Moisture is in the air all of the time, even if you cannot see it, if air gets colder it will not be able to carry all the moisture, tiny drops of water then form, this is condensation.
Condensation on windows usually appears during cold spells and you will see it first in bathrooms and kitchens on cold surfaces, it shows in corners of the room, behind wardrobes and other furniture where there is little air movement.
Damp caused by condensation will not leave a tidemark.
If you have condensation on windows and walls in your property this can cause mould on walls and ceilings and also furniture, it will affect wooden window frames and fittings causing them to rot if left untreated.
a common example of this is on smooth, non porous surfaces such as mirrors and windows but if the problem is severe then the moisture will also be absorbed by the interior walls causing the growth of mould.
Households can create an astonishing amount of moisture from general day to day living, and as improvements are made on both insulation and and heating systems this can cause a lot more trapped moisture, it has to go somewhere so it takes the easiest root.
an example of the moisture created by a family home
|Cooking and boiling the kettle||6 Pints (2.839 US Litres)|
|Washing Clothes||1 Pint (0.473 US Litres)|
|Having a bath or shower||2 Pints (0.946 US litres)|
|Drying Cothes||9 Pints (4.258 US Litres)|
|Using bottled gas heater||3 Pints (1.419 US Litres)|
|Two active people in one day||3 Pints (1.419 US Litres)|
|TOTAL||24 Pints (11.352 US Litres)|
How To Prevent Condensation
Condensation on windows and walls is the easiest and cheapest type of damp to combat. Here are some of the things you can do to reduce it:
Keep your home heated
It is recommended to keep your heating on a constant heat of around 17 degrees Celcius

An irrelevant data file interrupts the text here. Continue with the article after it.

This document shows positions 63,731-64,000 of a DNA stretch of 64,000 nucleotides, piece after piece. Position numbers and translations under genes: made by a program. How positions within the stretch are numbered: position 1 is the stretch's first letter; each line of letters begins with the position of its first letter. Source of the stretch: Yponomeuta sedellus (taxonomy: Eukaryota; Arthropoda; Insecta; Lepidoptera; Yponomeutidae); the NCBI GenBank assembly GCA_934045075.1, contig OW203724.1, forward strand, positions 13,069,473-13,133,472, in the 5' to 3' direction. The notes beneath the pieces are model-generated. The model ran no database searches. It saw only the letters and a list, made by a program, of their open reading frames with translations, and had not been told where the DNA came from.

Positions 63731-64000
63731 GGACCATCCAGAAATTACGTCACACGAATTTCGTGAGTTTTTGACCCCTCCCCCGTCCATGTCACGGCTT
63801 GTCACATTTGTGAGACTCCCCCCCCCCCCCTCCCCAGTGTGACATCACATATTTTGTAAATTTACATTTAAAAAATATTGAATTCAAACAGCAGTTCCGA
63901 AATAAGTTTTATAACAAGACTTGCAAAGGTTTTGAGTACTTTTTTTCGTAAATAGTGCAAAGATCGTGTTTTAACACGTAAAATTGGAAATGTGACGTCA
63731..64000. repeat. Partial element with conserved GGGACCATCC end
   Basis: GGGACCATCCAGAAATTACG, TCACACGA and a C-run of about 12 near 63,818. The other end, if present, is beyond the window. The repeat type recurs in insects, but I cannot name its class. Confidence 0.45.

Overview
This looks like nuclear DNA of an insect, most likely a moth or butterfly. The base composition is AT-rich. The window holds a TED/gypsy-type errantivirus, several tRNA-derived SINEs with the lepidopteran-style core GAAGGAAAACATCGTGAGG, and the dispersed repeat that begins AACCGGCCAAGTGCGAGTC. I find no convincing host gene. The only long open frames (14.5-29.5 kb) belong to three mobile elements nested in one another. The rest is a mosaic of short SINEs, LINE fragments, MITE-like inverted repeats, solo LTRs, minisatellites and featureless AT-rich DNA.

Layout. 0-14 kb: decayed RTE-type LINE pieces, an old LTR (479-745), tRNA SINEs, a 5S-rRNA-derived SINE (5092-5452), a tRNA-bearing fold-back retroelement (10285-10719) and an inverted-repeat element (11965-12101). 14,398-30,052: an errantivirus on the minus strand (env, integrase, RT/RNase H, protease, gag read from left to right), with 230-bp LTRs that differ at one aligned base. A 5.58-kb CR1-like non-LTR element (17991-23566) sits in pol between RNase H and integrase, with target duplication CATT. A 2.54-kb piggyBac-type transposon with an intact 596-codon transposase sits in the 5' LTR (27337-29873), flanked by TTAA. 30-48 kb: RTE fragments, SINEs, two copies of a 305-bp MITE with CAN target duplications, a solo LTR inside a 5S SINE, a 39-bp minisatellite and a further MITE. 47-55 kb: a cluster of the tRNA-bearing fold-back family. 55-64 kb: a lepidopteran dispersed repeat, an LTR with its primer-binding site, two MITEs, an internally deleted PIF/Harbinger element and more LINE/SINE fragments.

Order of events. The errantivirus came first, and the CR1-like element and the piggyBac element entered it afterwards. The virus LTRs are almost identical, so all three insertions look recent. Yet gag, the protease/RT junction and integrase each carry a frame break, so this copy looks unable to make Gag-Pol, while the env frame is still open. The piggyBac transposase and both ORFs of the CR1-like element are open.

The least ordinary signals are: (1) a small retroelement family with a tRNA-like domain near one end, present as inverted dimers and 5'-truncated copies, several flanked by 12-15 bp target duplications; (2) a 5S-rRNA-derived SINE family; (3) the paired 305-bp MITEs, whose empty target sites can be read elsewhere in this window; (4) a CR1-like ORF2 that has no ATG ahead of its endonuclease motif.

Insulate the walls
warm walls are less likely to condense the water
Allow the humid air to escape by opening windows at least once a day for a decent amount of time to enable air to circulate.
Also turn on your extractor fan in bathrooms / kitchens or have them fitted.
Close bathroom doors when you shower to help contain the moisture.
Dry clothes outside or vent dryers directly to the outside world (refrain from drying clothes on radiators as this will cause a huge amount of moisture in the air – and its got to go somewhere!)
If trickle vents and air bricks are present, check they are not blocked.
It is advisable to leave a gap of around 50mm between furniture and the wall, try not to position wardrobes and drawers right up against the wall as this can reduce air flow and cause condensation ending in mould behind items.
- Cover pans when cooking and do not leave kettles boiling
- keep a small window ajar whilst in the home and remember to close it when you leave the property, especially if the window is ground floor
- if possible position beds and wardrobes again internal walls
- keep radiators on a low heat and do not restrict the flow by covering them
- avoid placing too many clothes in one wardrobe as this will restrict air flow
- avoid draught proofing an area which is affected by condensation – air flow is key in tackling condensation
If you live in a brand new house home there will still be a lot of moisture in the air from the new paint and plaster if possible leave windows open and the heating on a low setting to air.